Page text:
United Nations Dept Econ & Social Affairs, Dev Policy & Anal Div, New York, NY USA..
    Alfstad, Thomas
    United Nations Dept Econ & Social Affairs, Dev Policy & Anal Div, New York, NY USA..
    From the development of an open-source energy modelling tool to its application and the creation of communities of practice: The example of OSeMOSYS2018In: Energy Strategy Reviews, ISSN 2211-467X, E-ISSN 2211-4688, Vol. 20, p. 209-228Article in journal (Refereed)
    Abstract [en]

    In the last decades, energy modelling has supported energy planning by offering insights into the dynamics between energy access, resource use, and sustainable development. Especially in recent years, there has been an attempt to strengthen the science-policy interface and increase the involvement of society in energy planning processes. This has, both in the EU and worldwide, led to the development of open-source and transparent energy modelling practices. This paper describes the role of an open-source energy modelling tool in the energy planning process and highlights its importance for society. Specifically, it describes the existence and characteristics of the relationship between developing an open-source, freely available tool and its application, dissemination and use for policy making. Using the example of the Open Source energy Modelling System (OSeMOSYS), this work focuses on practices that were established within the community and that made the framework's development and application both relevant and scientifically grounded.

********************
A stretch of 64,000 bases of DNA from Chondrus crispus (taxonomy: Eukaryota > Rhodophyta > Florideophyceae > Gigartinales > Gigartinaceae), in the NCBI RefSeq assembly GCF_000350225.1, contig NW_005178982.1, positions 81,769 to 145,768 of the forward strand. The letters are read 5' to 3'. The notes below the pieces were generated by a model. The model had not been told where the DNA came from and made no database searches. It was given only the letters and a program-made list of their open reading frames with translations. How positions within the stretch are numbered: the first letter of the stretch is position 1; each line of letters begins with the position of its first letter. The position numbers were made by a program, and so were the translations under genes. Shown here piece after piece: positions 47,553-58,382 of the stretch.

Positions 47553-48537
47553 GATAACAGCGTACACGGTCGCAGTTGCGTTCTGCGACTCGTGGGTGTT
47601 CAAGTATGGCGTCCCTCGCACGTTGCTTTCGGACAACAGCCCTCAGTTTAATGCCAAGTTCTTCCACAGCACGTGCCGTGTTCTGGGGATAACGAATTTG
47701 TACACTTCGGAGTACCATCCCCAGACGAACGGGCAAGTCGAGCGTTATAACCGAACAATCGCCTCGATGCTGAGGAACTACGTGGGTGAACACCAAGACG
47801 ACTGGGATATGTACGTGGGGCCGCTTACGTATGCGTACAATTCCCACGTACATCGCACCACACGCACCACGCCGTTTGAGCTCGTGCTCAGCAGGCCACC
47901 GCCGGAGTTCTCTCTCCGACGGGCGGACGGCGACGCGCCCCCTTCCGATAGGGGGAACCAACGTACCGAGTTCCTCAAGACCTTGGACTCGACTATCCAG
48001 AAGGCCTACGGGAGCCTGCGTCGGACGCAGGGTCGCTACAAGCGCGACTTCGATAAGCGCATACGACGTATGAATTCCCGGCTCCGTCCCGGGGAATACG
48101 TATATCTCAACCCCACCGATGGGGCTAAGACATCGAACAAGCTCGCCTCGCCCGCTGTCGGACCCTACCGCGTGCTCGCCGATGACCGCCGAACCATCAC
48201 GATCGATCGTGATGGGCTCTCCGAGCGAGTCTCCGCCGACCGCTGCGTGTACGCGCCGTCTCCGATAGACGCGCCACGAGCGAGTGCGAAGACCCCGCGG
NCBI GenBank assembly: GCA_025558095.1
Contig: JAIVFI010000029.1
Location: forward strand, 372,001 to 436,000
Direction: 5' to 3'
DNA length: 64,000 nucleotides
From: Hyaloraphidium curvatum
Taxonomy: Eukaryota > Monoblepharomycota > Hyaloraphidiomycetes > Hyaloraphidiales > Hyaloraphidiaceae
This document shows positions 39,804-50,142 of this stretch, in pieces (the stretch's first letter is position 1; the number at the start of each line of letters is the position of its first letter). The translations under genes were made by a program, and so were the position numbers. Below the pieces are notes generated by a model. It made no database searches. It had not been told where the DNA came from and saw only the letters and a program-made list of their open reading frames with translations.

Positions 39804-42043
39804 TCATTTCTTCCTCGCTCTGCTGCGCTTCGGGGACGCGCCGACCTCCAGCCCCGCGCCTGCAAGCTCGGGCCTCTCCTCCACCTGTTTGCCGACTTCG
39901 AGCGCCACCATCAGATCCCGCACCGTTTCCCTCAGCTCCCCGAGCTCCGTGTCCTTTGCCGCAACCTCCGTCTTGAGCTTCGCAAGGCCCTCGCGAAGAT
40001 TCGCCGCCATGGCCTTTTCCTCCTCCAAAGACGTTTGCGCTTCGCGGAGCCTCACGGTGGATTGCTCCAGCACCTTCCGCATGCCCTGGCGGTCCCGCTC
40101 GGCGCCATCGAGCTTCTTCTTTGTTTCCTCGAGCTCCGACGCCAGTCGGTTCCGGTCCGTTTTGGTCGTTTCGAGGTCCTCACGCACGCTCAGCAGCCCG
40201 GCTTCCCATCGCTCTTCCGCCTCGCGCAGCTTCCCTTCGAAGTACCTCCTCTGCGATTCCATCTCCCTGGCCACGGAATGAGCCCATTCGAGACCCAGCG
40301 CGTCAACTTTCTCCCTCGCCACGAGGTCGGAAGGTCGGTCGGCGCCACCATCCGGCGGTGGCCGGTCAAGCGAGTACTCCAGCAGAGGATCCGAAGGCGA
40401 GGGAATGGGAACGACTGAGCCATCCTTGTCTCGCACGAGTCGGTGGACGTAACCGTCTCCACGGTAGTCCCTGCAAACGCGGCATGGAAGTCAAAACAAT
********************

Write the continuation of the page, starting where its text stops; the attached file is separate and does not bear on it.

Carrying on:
• 4. Normark, B.
    et al.
    Faure-Schuyer, A.
    Shivakumar, Abhishek